Happy Week Two. I know we all continue to stay busy and I appreciate everyone’s efforts.
This week you may have read a letter sent by both Dr. Yeigh (Chancellor at UWB) and myself regarding an incident on campus. I’ve had feedback that the letter didn’t provide enough context, so I wanted to add a bit today. A flyer was found among the UWB buildings this week that depicted a figure stating various controversial phrases. The flyer suggested you visit their website. Upon doing so, you soon come to realize that it is filled with hate and messages counter to our value of Pluralism. UWB reached out for our support in condemning such flyers and messages. And, of course, I whole-heartedly agreed.
While no one was a direct victim of a crime, our campus will not stand for hate. We are united with UWB on this front and wanted to take swift action. This flyer represents just one of many actions we might encounter. One day there could be graffiti, one day there could be something more invasive, one day there could be a crime against a person. Whenever possible, we wish to remind the campus that each person on our campus deserves respect.
On to other news: I would like to congratulate Louis Mendoza on successfully serving 5 years as a Cascadia College Trustee. He rides off into new adventures this month and we celebrated his tenure after the September board meeting. His focus on critical thinking, issues of diversity, and social awareness were excellent contributions.
I now have the opportunity to introduce our newest Trustee, Dr. Sabine Thomas. Dr. Thomas will begin with us at the October meeting. Here’s a little background: Dr. Thomas received her undergrad degree at Mount Holyoke and her doctorate in Naturopathic Medicine from Bastyr. After being an instructor and research associate with Bastyr, as well as a private practitioner, she accepted an offer to become the Executive Director of the Washington Association for Infant Mental Health. As an immigrant to the United States, she has experiences relevant to many of our students and her ties to Bastyr compliment Cascadia’s work to support that pathway. We are grateful to the Governor for making the appointment.
If you want to Google Dr. Thomas, you may also see that she has been on King 5’s New Day helping audiences learned about ways to care for themselves. I invite you to this month’s Board meeting to learn more about Dr. Thomas.
The Navigators met this week. So did the Committee on Social Justice and Pluralism. I give a shout out to these two groups because they are fantastic advisers to me and great representatives for you. Please check out the list of Navigators on their my.cascadia site. (Or in Paul’s words…Kody’s Stool Box.) The Navigators are here to represent you and each assembly sends representatives. Our two at-large members, Gordon Dutrisac and Shao-Wei Wang, are also available to hear concerns and provide guidance. The Navigators discussed budget issues, parking issues, and a number of other issues this month. The minutes will help you learn more.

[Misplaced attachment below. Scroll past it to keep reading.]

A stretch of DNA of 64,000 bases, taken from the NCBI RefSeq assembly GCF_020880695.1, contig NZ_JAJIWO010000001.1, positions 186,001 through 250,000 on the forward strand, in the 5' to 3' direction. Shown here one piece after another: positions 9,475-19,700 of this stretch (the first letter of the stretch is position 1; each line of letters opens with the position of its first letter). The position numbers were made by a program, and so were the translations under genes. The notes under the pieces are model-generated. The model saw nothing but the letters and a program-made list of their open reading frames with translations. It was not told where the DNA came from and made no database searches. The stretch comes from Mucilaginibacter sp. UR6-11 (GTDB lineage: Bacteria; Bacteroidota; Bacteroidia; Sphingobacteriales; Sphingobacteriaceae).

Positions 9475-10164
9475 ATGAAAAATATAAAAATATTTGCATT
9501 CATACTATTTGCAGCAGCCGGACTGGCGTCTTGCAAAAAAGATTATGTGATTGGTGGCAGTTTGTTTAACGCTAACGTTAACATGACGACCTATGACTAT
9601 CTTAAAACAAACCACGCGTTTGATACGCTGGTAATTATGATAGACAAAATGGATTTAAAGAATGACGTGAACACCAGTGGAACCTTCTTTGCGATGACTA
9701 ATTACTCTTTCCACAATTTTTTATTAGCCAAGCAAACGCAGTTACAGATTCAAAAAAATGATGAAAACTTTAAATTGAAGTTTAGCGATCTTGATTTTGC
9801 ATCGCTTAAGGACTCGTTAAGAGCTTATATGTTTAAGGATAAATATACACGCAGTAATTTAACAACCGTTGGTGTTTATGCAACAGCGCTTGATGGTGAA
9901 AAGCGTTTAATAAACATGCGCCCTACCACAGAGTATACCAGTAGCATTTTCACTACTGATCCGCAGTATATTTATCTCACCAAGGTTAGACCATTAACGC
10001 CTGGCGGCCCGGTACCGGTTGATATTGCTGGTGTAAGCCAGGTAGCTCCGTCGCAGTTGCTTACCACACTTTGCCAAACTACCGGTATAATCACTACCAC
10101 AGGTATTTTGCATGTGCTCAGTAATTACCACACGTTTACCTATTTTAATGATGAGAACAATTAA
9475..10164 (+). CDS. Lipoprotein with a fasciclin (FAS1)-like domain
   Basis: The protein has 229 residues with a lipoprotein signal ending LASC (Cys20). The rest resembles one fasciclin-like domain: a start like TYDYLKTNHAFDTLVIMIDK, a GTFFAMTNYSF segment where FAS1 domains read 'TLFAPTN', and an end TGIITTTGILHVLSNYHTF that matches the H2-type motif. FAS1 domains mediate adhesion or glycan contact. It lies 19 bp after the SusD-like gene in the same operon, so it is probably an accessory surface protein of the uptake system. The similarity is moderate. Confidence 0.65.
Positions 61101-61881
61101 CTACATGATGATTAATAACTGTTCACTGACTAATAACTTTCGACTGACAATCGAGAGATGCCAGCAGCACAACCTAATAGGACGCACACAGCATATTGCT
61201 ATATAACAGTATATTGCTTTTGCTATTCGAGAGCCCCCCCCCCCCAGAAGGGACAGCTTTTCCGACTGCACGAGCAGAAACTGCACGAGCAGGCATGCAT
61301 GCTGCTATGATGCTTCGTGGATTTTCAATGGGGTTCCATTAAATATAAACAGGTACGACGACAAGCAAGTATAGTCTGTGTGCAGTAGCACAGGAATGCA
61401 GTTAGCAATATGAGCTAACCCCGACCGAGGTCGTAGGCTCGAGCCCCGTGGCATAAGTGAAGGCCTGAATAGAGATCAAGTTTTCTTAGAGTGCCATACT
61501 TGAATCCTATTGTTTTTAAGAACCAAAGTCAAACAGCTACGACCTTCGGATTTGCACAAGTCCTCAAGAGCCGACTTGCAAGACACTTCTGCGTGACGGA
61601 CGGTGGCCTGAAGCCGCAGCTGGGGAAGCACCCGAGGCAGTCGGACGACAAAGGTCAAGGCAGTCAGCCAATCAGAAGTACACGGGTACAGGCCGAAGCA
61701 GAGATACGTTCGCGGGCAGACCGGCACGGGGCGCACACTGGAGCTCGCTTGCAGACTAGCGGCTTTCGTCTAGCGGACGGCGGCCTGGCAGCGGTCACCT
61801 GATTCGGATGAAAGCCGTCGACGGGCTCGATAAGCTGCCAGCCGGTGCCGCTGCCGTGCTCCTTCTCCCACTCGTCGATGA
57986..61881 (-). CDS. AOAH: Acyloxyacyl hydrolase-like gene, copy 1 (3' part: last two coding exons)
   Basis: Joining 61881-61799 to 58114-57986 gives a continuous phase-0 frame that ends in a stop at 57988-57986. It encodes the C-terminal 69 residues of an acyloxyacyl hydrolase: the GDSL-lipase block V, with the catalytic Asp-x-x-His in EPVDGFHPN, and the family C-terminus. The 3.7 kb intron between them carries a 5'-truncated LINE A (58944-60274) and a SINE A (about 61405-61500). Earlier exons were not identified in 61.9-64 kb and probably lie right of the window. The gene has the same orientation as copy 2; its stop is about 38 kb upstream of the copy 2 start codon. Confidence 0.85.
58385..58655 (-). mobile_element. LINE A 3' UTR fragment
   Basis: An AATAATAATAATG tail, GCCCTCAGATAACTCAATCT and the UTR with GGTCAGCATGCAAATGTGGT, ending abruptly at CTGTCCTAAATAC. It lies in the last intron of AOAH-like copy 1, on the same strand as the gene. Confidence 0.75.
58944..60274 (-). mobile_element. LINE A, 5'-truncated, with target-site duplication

The SJP committee also met and reviewed this year’s proposed Cavoline structure (coming soon!), heard about the flyer incident mentioned above, and discussed a few other emerging issues that are affecting our campus. You can check out who is on that committee by also visiting their site. They advise the administration on how best to respond to issues regarding diversity and also prepare themselves for emerging conversations. The group will welcome Erin Richards and Debra Waddell at a coming meeting as we discuss how to have the healthiest environment for political discourse.
To round out today’s letter, I’d like to direct you to two more publications by our faculty. I offer these references out of a desire to not only recognize the individuals, but to affirm just how cool Cascadia is. Not every community college can state that they have a publishing faculty. And that means we stay cutting edge.
Cardenas, Soraya. (2016). “A Climate Change Tale from Mexico: Privilege, Globalization and Poverty.” In P. Godfrey & Denise Torres (Eds.), Systemic Crisis of Global Climate Change: Intersections of race, class and gender. Routledge Press.
Richards, Erin E. (2015) “Teaching at the Community College: Faculty role, responsibilities and pedagogical techniques.” In Ishiyama, J., W. Miller and E. Simon (Eds.) Handbook of Teaching and Learning in Political Science and International Relations. Cheltenham, UK: Edward Elgar Publishing.
Very nice. Have a great weekend.